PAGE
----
Your surgeon, anesthesiologist or nurse should be able to arrange for smoking cessation counselling, which is often available in hospital. Many hospitals will also provide nicotine replacement therapy.

Being away from your normal habits also helps. If you have a cigarette with your first coffee of the day, then a day when you are not allowed to eat or drink removes that connection. If you smoke with particular friends, and even if they visit you in hospital, they won’t be allowed to smoke, so that link is broken. If you smoke on the deck at sunset and you are stuck in a hospital bed, that association is missing.

Unfortunately, the reverse is also true. Many patients get back to smoking as soon as they leave hospital and return to their usual diet, revisit old friends and get back into their other normal everyday habits. Try and resist this. While in hospital speak to your friends and family about staying smoke-free when you get home. See if the hospital can help you by setting up counselling or providing a prescription for drugs to help you stop smoking. Many hospitals have a nurse or pharmacist who has a special interest and expertise in helping patients stay smoke-free after surgery.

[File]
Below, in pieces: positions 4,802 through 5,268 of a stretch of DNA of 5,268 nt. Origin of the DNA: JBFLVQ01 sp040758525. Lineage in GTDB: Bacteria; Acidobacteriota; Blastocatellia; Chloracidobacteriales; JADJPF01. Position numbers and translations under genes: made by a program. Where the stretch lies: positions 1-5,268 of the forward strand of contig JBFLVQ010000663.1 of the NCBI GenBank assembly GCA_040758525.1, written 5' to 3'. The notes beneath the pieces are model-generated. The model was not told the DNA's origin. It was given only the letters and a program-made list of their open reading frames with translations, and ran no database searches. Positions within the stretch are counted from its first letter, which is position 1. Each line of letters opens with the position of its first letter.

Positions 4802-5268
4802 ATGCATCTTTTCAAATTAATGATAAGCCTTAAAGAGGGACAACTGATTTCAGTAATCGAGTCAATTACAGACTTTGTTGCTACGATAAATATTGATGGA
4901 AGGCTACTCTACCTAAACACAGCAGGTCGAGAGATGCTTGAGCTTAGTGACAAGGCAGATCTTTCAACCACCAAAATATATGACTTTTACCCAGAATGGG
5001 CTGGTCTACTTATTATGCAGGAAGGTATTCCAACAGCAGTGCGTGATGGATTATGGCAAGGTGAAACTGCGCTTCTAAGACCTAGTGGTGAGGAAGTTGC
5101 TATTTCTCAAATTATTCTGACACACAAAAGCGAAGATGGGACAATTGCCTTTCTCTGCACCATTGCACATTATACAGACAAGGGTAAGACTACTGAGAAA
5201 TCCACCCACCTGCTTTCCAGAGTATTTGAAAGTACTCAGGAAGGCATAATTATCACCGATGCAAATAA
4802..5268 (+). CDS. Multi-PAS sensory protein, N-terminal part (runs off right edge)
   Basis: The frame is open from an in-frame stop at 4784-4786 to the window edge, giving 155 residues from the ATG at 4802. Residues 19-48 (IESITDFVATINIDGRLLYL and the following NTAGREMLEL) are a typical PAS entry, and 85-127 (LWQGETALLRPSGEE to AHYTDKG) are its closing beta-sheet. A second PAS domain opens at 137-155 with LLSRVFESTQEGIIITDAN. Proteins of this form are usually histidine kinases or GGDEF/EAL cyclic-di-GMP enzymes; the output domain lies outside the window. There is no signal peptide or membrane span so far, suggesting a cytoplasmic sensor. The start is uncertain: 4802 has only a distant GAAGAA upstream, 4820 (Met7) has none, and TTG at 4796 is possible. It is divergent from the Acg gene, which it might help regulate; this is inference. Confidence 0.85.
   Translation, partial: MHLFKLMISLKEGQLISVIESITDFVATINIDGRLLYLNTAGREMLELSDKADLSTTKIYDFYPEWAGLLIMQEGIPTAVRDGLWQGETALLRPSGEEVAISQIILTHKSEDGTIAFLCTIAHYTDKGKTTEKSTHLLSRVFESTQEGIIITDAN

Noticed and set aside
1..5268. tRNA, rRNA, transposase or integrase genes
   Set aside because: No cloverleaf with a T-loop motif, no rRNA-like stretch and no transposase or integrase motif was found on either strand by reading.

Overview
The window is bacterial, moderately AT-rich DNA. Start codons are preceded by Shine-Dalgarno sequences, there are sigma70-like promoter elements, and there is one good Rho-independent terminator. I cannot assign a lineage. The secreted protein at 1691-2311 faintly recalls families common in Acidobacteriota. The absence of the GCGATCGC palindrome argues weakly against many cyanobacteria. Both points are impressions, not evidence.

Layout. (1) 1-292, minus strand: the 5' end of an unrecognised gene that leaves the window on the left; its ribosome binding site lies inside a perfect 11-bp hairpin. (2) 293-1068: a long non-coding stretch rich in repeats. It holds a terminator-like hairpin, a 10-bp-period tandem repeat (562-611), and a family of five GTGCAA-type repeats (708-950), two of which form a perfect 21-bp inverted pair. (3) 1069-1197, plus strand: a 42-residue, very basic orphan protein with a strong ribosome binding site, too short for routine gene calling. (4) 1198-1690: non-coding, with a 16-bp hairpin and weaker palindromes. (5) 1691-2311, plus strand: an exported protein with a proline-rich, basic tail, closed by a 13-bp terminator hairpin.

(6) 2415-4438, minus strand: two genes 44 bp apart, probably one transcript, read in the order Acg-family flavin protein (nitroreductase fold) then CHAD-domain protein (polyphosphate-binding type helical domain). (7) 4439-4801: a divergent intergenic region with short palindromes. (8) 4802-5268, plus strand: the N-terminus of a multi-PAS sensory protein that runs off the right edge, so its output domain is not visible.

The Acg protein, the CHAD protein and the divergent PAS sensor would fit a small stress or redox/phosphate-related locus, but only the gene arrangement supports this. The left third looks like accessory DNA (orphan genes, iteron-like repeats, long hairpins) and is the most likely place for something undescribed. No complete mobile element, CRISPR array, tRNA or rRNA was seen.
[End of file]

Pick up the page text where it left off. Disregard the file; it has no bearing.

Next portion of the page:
Ideally, everyone should quit smoking as soon as possible and stay off cigarettes forever. Some people are not ready to make that long term plan, but they would stop smoking for a short period to help get over surgery.

Taking a “Smoking Holiday” is one way to quit smoking. Some people find the idea of never smoking again too much to think about, so they will take a break from smoking for a short time, perhaps by not smoking on Mondays. That way they learn how to go through a day without cigarettes. Once they can do one day, they try for longer periods, maybe two days, and gradually work up until they can manage a week at a time. If you really cannot quit smoking forever at this time, take a “Smoking Holiday” and quit for a short time, until you are over the surgery.

There is no proper scientific research about how long a “Smoking Holiday” should be, but based on general principles and our current knowledge of the effects of cigarettes on wound healing, I suggest;